Versatile Gilmore does it all for South Pointe
Stephon Gilmore, 6-foot-1, 180 pounds
ESPN 150 Watch List safety
South Point High School (Rock Hill, S.C.)
High school football coaches are always looking for the one athlete to count on in pressure situations. Lucky for South Pointe High head coach Bobby Carroll he has the multitalented Stephon Gilmore. This rangy, 6-foot-1 superman in cleats is a dual threat both as a quarterback and a safety.The great thing about this accomplished athlete is that he's a team-first player.[+] EnlargeTheBigSpur.comStephon Gilmore models his play after Chicago Bears return man Devin Hester. "I want to be that important to the team," he says.
"The greatest accomplishment I could have for the 2008 season is to help lead my team to a state championship," Gilmore said.
It would be difficult for this returning all-region, all-state prospect to do more on an individual basis than what he did during the 2007 season. As a quarterback, he threw for 1,800 yards and ran for another 1,200. He was also directly responsible for 32 touchdowns, 18 through the air and 14 on the ground.
Obviously in-state schools South Carolina and Clemson would love to land this smooth, gifted player. But Big Ten schools like Penn State and Ohio State along with SEC programs like LSU and Florida are also seeking his talents.
"I am looking for a school that has a strong academic reputation and a football program that can help me excel," he said. "I'm wide open at this point and I can't get caught up in all that right now. My first responsibility is to my high school".
Gilmore wants to play more on defense this season; that could very well be his position of choice at the collegiate level. He is also running the 100m, 4 x 100m and the 200m in track to improve his speed and already is an all-state performer in basketball.
He has also accepted an invitation to play in the 2009 Under Armour All-America Game.
"I am looking forward to the competition and meeting players from all over the country. My friend Charles Whitlock played in the game last year and said the whole week was a lot of fun."Gilmore's Scouts Inc. Evaluation
Gilmore is one smooth athlete with great overall versatility and the upside to become a big-time playmaker at the next level. He is primarily used as a quarterback with this team but will be a safety in college and with more experience could end up being one of the best safeties this class could offer. He only seems to get a lot of time on defense on passing downs or when the opposing team crosses the 50-yard line.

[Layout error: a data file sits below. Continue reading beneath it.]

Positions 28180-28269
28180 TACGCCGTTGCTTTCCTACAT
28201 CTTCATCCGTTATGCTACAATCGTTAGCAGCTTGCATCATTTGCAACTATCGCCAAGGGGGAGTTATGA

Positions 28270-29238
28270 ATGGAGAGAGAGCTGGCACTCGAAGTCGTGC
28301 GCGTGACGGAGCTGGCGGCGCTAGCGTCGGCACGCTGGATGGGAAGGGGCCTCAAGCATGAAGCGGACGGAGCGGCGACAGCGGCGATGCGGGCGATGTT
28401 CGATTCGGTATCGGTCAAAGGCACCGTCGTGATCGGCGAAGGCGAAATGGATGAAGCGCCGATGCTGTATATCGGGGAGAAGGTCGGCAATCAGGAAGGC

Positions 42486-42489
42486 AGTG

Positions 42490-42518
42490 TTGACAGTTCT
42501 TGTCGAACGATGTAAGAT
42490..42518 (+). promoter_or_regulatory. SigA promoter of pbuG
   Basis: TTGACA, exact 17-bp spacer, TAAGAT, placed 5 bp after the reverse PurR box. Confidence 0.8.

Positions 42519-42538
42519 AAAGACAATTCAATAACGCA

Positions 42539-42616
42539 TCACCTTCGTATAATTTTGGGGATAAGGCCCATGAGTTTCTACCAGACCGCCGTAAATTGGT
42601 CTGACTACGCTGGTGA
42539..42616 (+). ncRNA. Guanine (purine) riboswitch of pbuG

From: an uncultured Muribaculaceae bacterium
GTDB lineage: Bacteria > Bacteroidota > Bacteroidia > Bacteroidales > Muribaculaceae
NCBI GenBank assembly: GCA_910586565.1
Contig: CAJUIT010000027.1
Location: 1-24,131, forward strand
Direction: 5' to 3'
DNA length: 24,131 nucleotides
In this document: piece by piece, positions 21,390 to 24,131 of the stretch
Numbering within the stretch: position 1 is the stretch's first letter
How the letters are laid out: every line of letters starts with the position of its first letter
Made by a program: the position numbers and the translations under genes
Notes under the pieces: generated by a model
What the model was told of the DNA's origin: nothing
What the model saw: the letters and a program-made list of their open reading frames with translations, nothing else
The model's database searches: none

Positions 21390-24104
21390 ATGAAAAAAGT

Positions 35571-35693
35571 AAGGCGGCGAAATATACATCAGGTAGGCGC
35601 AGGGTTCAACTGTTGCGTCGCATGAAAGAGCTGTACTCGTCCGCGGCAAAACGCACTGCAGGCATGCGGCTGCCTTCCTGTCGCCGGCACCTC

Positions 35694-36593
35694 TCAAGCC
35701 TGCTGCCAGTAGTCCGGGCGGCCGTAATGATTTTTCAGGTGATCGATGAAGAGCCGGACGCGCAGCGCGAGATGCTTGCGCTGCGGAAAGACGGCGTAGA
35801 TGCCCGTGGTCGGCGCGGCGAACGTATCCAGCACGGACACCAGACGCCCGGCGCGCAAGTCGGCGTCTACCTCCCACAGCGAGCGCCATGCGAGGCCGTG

He is fast, rangy and very athletic and has a natural instinct for making plays. On offense, he is the ideal spread-offense QB; he makes a ton of plays with his legs but will surprise you a bit with his arm and ability to keep defenses honest. He shows good size and is a lean prospect with flexibility, quick feet and very good speed. His initial quickness to elude the rush and create plays is outstanding. He can throw on the run to both sides and is such a dual threat on the perimeter because he has wide receiver/running back-type moves and acceleration both in traffic and in the open field. He is a very tough football player and ultra-competitive in all facets of the game.
From a defensive standpoint, he will need to add some strength and bulk to his frame, but he really flies around, plays big and in time will be extremely competent in both run support and coverage. He can play in space and his hips and feet give him some real cover possibilities. Overall, Gilmore is so athletic and has very good football instincts and awareness. We believe he could line up just about anywhere and be a premier player with minimal learning curve. Outstanding prospect.
Bill Conley worked at Ohio State for 17 years as an assistant coach and recruiting coordinator. Since retiring from Ohio State in 2004, Conley has worked as a contributor and analyst for Columbus-area print and broadcast media and as a professional speaker. He also published a book recounting his years as Buckeye recruiting coordinator, "Buckeye Bumper Crops."
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